Several want Poole's post

August 03, 1997


Staff Writer

The possible departure of Del. D. Bruce Poole from the Maryland General Assembly could provide a politically attractive opportunity for someone seeking a high-profile elected office without having to receive a single vote to secure the prestige.

"You have nothing really to lose by doing it," said Washington County Democratic Central Committee Chairman Richard L. Hemphill, himself pondering a bid for Poole's seat.

On Friday Poole, a Beaver Creek Democrat, said he would seek an appointment to a judgeship on the county Circuit Court bench, a move that would end his 10-year career in the state legislature.


Such a move could draw as many as 10 people applying for the vacancy, Hemphill said. Democratic Central Committee Treasurer Terry L. Smith said he expects about a half dozen people will formally apply to the vacant seat if Poole is appointed to the judgeship by Gov. Parris N. Glendening.

"Probably twice as many people will think about it," Smith said.

In addition to Hemphill, those who say they are strongly considering seeking the seat are Boonsboro Mayor Charles F. "Skip" Kauffman Jr., United Way of Washington County Executive Director Kathleen Hall and Randy G. Changuris, who ran unsuccessfully against Poole in the 1994 primary election.

"I would go ahead with it in a minute," Hall said.

If Glendening appoints Poole to the bench, it would also be the governor's decision to select a replacement in the legislature. But the Democratic Central Committee would likely play a key role in the appointment by nominating a candidate, or a list of candidates, for Glendening to approve.

In addition to being Democrat and a resident in Poole's district, which covers the southern and most of the eastern part of the county, potential applicants will also have to make a commitment to run in next year's elections for a full four-year term in office, Democratic leaders said.

The Central Committee would like to have the seat filled in time for the General Assembly's annual 90-day session, which starts next January. That way, the appointee could have a year to build legislative experience, as well as name recognition, before the 1998 elections.

"That way, the new delegate would have time to find out what's going on," Smith said.

In 1990, Patricia K. Cushwa was appointed to the state Senate four months before the general election by then-Gov. William Donald Schaefer to fill the seat vacated by her husband, Victor Cushwa. But she never served during a legislative session and was soundly beat that year by Republican Del. Donald F. Munson, who still holds the Senate seat.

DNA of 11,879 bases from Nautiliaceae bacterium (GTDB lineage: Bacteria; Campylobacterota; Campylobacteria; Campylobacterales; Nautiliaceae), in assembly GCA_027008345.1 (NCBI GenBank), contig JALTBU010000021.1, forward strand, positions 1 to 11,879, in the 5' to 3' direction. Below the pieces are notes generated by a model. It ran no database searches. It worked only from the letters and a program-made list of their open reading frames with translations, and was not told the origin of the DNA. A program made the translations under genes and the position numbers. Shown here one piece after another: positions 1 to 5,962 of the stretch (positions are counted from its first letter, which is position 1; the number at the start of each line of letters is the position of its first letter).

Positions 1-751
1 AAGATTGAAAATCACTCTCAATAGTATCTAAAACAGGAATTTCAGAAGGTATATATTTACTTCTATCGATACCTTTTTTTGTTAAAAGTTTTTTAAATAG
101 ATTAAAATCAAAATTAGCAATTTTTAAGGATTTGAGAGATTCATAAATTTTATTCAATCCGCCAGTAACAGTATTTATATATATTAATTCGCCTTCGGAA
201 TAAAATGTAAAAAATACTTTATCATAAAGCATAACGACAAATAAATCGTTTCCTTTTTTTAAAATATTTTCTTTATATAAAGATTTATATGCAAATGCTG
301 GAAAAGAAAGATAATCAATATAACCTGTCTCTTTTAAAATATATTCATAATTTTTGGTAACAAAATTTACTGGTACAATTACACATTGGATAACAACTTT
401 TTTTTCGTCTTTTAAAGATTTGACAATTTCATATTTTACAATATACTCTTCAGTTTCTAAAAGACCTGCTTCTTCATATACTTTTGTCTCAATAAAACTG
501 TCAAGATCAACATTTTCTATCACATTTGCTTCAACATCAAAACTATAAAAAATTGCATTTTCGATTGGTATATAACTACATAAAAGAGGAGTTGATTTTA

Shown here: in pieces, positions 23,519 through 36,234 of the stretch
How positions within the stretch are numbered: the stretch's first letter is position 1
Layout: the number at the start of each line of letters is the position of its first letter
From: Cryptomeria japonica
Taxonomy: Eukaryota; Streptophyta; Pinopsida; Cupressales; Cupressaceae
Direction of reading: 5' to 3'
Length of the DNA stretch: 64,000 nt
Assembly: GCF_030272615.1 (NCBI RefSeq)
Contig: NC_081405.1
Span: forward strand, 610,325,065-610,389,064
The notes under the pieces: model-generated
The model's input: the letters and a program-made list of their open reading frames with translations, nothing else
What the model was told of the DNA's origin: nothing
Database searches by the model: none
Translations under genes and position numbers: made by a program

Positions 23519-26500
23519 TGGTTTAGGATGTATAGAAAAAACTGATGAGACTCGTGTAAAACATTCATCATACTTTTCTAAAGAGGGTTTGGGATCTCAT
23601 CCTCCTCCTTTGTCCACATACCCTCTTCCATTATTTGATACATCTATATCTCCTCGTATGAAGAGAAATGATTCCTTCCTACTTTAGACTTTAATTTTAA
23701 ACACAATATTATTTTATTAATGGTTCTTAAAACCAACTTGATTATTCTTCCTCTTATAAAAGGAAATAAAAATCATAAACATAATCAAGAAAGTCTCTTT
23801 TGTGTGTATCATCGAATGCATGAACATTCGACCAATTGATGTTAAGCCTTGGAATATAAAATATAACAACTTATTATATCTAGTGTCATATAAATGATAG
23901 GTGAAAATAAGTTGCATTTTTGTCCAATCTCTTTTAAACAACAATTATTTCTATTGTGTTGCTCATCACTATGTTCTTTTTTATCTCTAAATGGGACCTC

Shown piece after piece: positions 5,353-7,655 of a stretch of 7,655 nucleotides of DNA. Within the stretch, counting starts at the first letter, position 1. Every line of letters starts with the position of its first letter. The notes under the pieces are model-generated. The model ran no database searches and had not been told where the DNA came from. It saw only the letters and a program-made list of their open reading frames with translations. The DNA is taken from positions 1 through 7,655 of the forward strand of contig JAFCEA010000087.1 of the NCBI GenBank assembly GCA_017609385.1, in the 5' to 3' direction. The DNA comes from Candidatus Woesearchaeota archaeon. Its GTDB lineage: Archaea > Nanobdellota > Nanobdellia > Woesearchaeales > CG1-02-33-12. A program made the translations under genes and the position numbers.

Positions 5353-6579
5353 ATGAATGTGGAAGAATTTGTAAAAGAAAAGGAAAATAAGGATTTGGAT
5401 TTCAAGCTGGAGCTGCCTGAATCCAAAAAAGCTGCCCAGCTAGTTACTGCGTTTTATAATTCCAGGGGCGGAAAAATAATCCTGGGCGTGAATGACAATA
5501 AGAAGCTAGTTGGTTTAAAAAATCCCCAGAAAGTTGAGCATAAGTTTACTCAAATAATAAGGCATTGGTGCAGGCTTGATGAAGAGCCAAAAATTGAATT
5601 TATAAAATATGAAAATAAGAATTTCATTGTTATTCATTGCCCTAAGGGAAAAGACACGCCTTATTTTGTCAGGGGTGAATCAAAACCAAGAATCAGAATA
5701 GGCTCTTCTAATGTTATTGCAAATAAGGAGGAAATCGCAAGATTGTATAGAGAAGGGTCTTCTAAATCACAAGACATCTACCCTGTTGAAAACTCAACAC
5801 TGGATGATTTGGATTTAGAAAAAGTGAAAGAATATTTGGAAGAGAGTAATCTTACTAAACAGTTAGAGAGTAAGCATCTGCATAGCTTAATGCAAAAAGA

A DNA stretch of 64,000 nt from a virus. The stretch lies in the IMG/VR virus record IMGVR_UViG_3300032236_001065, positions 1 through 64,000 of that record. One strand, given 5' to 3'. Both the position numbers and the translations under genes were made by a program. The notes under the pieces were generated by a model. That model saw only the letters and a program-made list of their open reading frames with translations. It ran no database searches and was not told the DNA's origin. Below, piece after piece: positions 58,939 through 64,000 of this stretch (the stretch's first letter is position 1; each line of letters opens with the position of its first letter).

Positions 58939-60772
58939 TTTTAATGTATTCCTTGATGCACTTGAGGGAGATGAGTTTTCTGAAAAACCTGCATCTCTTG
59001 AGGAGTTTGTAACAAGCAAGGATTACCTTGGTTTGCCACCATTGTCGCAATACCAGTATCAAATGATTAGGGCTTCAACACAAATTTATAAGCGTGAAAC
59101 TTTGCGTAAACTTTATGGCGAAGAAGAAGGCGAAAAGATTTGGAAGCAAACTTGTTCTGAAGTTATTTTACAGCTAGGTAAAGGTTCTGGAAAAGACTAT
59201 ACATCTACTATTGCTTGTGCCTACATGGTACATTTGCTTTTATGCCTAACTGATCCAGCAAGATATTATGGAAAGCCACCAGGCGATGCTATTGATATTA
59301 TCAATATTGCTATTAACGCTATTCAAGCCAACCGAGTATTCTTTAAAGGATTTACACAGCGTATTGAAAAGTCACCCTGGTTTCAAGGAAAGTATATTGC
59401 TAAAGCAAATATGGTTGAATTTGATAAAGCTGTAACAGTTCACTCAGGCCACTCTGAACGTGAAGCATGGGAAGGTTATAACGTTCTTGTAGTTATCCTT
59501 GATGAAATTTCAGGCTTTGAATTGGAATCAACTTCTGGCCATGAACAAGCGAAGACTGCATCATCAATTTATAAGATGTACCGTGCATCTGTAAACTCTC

"Certainly, being an incumbent is no guarantee (of victory), but it does give you an advantage," Hemphill said.

Especially since the incumbent wouldn't have to knock on doors, raise thousands of dollars or go through any of the other rigors of a political campaign for state office, he said.

But Hemphill warned there is a danger, too, especially if the appointee makes some political gaffes during the upcoming session. That could help stir opposition among Republicans who already see Poole's possible departure as an opportunity to take a seat from the Democrats, Hemphill said.

"It's not an open seat, but it's more open than running against Bruce would be," he said.

H. Victoria "Vikki" Nelson, a member of the county Republican Central Committee, agreed that the possibility of Poole leaving the legislature will likely draw greater interest among GOP candidates.

"Whoever comes in there (as a candidate for the Republicans) is going to be stiffer competition than if Bruce was there," she said.

Nelson said the Democrats could be further hurt by a lack of political coattails for Glendening, who was beaten in the county by a nearly 2-to-1 margin in the 1994 general election.

But all is on hold until the judgeship is filled - a process that in the past has taken as long as several months to complete. And there will likely be other local applicants competing against Poole for the job.

"Just because Bruce is going for it, there is no guarantee he will get it," Hemphill said.

Meanwhile the possible candidates are left to ponder their chances and their willingness to vie for the seat.

Kauffman, 47, said he has several issues to resolve before deciding to seek the seat, most importantly being able to fit the demands of a delegate with his full-time job as controller at Brook Lane Psychiatric Center. He said he also does not want to seem like he is turning his back on the issues in Boonsboro.

"There are quite a few issues I would have to resolve before I go after it 100 percent," he said.

Hemphill, 44, who said he would remove himself from the nominating process if he chose to seek the seat, said he also has personal and professional issues to resolve before he seeks Poole's seat. He has asked for a state Attorney General's opinion to see if he can hold his current job as the county deputy clerk of courts and also be a delegate.

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